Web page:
IDG Contributor Network: SDN and a life beyond the death of the internet
For decades, enterprises have relied on the public internet for business-critical SaaS applications and data traffic. The reason why is pretty simple: it’s cost-efficient, it’s easy to use and it’s already there. Compare that to the logistical, financial and implementation challenges of installing an alternative private network, and it’s clear why enterprises have been pretty content with the internet for their entire digital lives.
But, it’s 2017. And, if there’s one thing clear about the public internet today, it’s that it no longer cuts it. Rampant DDoS attacks and other cyber threats posed by hackers, rogue employees and nation-states have not just revealed the security, reliability and transparency cracks in the public internet — they’ve blown them wide open.
For enterprises concerned about secure and consistent network performance, the public internet cannot be the default solution anymore. Enterprises need to look beyond the public internet to their own private WANs — and specifically, to SDN.
The current state of SDN
Software-defined networking was conceived in the 1990s as part of active networks research, proposed as a radical alternative to the traditional internet stack. But, it ended up falling through because there was no clear path to deployment.
Fast forward about 20 years, and the explosion of digital content today — and, consequently, the need for greater, flexible bandwidth support — has made network agility a top concern for enterprises. That concern has brought SDN back to the forefront.
But, expectations have changed. Virtualization has made server migration as simple as point-and-click; networking needs to be just as simple. Research done over the past 15 to 20 years on network management, scaling techniques for distributed routing protocols and OpenFlow and Network OS have helped to bridge the gap between fully programmable networks (i.e. SDN) and practical, real-world deployments.
SDN in action
Wide-scale SDN deployments are not some far-flung fantasy; we see them taking shape in many ways today.
Google uses many networking protocols in conjunction with each other — OpenFlow, BGP, PCE-P — to support an SDN infrastructure built on white box switches and commodity hardware, creating what is effectively a completely homegrown network.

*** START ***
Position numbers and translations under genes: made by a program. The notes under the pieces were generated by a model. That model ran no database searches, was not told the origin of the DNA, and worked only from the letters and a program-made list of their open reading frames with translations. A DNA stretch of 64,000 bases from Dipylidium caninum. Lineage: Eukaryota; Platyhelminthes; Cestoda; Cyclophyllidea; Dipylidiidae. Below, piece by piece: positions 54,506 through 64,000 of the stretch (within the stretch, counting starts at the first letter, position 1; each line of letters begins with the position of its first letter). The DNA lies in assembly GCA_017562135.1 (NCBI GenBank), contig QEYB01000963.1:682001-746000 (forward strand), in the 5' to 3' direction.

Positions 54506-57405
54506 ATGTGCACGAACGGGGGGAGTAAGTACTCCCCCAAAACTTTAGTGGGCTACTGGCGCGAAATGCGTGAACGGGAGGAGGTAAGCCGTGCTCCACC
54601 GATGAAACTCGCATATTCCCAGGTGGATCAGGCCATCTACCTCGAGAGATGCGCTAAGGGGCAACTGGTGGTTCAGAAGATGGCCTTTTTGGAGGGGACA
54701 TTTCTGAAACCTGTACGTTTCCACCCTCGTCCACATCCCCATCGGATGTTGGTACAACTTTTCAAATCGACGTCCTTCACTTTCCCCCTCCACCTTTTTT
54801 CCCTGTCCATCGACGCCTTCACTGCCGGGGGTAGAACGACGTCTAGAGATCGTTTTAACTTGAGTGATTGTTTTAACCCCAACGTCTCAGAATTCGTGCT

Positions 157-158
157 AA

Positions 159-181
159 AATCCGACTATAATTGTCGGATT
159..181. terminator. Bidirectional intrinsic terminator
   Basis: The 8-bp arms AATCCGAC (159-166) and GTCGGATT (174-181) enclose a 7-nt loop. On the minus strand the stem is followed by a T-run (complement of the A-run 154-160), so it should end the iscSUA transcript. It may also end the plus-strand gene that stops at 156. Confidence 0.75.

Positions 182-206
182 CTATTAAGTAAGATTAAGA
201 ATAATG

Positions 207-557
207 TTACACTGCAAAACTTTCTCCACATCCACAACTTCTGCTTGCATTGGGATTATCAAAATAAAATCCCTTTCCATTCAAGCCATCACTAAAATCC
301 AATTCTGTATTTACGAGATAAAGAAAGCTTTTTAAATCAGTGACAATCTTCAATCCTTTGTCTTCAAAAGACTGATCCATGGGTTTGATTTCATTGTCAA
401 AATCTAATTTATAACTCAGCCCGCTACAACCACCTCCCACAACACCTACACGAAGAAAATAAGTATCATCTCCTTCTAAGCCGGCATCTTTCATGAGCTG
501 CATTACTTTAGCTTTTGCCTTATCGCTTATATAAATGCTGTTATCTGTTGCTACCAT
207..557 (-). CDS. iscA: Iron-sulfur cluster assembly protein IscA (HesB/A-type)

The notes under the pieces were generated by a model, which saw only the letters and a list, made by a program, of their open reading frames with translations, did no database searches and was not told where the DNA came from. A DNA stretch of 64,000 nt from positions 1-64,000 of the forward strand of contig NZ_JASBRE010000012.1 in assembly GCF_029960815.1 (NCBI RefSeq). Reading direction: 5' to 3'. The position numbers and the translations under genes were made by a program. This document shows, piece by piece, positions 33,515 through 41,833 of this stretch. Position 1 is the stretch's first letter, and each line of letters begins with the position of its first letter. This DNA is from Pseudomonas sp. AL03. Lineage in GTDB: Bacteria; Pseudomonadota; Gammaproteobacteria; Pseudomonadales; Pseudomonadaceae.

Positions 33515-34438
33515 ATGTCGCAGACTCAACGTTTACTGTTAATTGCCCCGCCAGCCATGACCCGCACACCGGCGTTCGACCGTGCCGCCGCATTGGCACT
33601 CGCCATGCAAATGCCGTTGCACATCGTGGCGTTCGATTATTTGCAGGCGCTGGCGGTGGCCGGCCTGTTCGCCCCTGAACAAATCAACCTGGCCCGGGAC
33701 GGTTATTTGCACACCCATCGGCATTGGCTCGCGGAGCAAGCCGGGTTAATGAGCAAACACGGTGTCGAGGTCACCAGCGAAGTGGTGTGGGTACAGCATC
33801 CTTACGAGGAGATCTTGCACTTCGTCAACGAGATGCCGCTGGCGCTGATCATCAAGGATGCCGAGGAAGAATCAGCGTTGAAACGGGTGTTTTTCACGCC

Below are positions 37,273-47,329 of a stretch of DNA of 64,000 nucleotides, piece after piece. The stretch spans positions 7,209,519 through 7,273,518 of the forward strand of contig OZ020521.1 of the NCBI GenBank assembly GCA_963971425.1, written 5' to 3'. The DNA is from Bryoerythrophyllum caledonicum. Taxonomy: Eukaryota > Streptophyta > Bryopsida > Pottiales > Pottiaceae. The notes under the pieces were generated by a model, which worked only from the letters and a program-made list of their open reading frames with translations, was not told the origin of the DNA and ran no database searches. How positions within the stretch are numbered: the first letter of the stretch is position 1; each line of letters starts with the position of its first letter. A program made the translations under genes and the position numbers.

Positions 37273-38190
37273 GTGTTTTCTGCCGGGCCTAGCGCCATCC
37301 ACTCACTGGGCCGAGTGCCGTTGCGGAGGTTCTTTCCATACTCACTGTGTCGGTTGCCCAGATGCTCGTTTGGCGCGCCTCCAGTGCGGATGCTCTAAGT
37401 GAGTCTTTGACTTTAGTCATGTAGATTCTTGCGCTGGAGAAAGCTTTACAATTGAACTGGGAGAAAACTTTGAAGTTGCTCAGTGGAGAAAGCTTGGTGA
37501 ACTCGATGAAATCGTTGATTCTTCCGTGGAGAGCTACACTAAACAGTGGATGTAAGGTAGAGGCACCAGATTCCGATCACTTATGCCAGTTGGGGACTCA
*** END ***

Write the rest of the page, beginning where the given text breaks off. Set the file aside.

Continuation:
REANZZ, the New Zealand national research network, is also running one of its enterprise networks on an SDN switching system based on OpenFlow, with a goal of providing an open networking environment.
The open source frontier
SDN has also crossed the threshold into open source, although the Venn diagram relationship between SDN, open source and open networking is a very compartmentalized one.
You can have open source SDN, open networking SDN and open-source open networking that is not SDN, but finding crossover between the three is still less common than it should be. Creating a network where there’s no vendor lock on the software, no vendor lock on the hardware and software orchestration can be manipulated to control your network in the same manner you would control your servers is not just achievable, it’s something that network engineers should be aspiring to achieve.
SDX, SDN and the forces shaping the network
There has been some pushback against SDN, fearing that it means complete centralization, but this is a misperception.
Nothing about SDN inherently implies centralization; and, in fact, the broader trend that SDN is a part of — i.e. software-defined everything (SDX) — is focused on just the opposite: decentralized distributed decision making. Think of real-world SDX examples you encounter in your day-to-day life: services like Uber and Airbnb, smart home devices like Nest and, eventually but not too far off in the future, self-driving cars. These all take automated, software-driven and decentralized approaches to real, tactile services.
SDN does the same for the network. And, it gives enterprises the opportunity to build their own networks with private connectivity. As enterprises move more of their workloads into data centers, and look to connect to business-critical apps and SaaS providers over the public internet, they’re putting themselves increasingly at risk of the internet’s public — and insecure, unreliable — nature.
We’re already seeing how SDN manifests in successful WAN deployments – Microsoft Azure Express Route and Amazon’s AWS Direct Connect are forms of SDN that use private address space, waiving the need for public address space, to connect to resources in data centers.
The public transit of the internet is failing enterprises who rely on it for mission-critical services and data traffic. Enterprises need to be able to control their networking experience, with their own private WANs. As the challenge of how to securely and easily directly access cloud infrastructure from multiple vendors and SaaS providers becomes increasingly top of mind for today’s enterprises, SDN offers a bright and viable path forward.
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